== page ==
At the end of the webinar participants will be able to 
    1. List minimum technical requirements to provide remote interpreting access. 
    2. Identify gaps in their own home setup and implement changes necessary to provide quality services. 
    3. Apply the CPC to evaluate the appropriateness of each assignment to occur via video, work with a hearing or deaf team, and how to make alternate plans. 




    1. Kaleidoscope Within the Asian Deaf Community

      Contains 8 Component(s), Includes Credits Recorded On: 04/17/2020

      This webinar is 0.1 CEUs in the category of Professional Studies (PS) PPO and is presented at the Little/None Knowledge level. This session is an introduction to the diversity within the Asian Deaf communities. Asia is one of the largest continents divided by several regions with each bringing forth its own myriad of cultures and traditions. What is it like to be an Asian Deaf American? How can we as sign language interpreters learn how to navigate through this space within the Deaf community?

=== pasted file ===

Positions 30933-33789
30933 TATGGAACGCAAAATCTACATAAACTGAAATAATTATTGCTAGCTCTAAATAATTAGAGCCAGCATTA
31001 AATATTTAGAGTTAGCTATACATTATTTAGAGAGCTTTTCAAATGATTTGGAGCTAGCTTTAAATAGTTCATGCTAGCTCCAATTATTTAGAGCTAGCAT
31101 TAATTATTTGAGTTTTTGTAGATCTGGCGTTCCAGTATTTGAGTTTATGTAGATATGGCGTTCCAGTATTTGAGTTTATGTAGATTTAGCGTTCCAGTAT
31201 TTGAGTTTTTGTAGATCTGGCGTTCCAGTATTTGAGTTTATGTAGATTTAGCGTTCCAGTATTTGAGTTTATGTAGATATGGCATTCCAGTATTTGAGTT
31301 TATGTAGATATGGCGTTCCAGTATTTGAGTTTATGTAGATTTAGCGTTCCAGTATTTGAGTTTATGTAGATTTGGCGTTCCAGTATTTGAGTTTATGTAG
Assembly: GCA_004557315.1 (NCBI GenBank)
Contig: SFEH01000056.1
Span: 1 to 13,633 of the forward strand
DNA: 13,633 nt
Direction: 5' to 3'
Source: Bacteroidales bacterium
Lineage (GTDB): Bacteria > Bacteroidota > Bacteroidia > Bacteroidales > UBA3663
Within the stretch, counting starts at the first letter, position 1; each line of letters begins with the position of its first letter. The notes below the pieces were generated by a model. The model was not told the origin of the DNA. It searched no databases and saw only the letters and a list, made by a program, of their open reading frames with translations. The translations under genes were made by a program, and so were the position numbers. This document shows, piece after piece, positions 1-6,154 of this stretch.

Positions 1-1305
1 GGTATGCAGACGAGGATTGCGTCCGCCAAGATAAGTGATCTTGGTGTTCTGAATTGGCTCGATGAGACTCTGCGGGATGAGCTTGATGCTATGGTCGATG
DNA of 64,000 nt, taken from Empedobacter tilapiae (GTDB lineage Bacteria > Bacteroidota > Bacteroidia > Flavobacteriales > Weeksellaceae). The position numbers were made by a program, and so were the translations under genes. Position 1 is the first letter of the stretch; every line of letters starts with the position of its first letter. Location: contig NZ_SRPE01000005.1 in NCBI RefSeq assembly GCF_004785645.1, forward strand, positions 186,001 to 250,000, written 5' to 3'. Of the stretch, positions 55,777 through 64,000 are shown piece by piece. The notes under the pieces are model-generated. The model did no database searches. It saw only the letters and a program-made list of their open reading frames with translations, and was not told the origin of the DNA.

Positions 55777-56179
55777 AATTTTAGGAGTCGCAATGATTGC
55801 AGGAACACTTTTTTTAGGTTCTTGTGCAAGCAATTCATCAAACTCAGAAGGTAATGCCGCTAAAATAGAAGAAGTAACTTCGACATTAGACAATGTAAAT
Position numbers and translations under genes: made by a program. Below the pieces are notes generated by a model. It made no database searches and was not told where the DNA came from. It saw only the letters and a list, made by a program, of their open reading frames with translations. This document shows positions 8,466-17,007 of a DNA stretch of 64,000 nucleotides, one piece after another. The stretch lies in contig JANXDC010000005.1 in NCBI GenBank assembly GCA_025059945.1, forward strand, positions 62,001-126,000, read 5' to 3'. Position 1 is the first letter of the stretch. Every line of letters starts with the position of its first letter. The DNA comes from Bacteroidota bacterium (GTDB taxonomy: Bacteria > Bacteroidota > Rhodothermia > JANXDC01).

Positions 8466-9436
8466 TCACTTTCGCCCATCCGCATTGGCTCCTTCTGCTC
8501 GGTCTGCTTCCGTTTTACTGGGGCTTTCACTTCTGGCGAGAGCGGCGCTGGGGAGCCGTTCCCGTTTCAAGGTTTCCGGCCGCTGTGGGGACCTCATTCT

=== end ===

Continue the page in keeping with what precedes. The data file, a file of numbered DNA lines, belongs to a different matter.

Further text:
This webinar is 0.1 CEUs in the category of Professional Studies (PS) and is presented at the Little/None Knowledge level.

      This session is an introduction to the diversity within the Asian Deaf communities. Asia is one of the largest continents divided by several regions with each bringing forth its own myriad of cultures and traditions. What is it like to be an Asian Deaf American? How can we as sign language interpreters learn how to navigate through this space within the Deaf community?

      Target Audience: Deaf and ASL Interpreters

      image
      imageRequests for reasonable accommodations can be made by emailing webinars@rid.org
      imageRefund and Cancellation Policy: No refunds will be issued for cancellations
      imageThis webinar will be recorded and will be available for future viewing by RID members.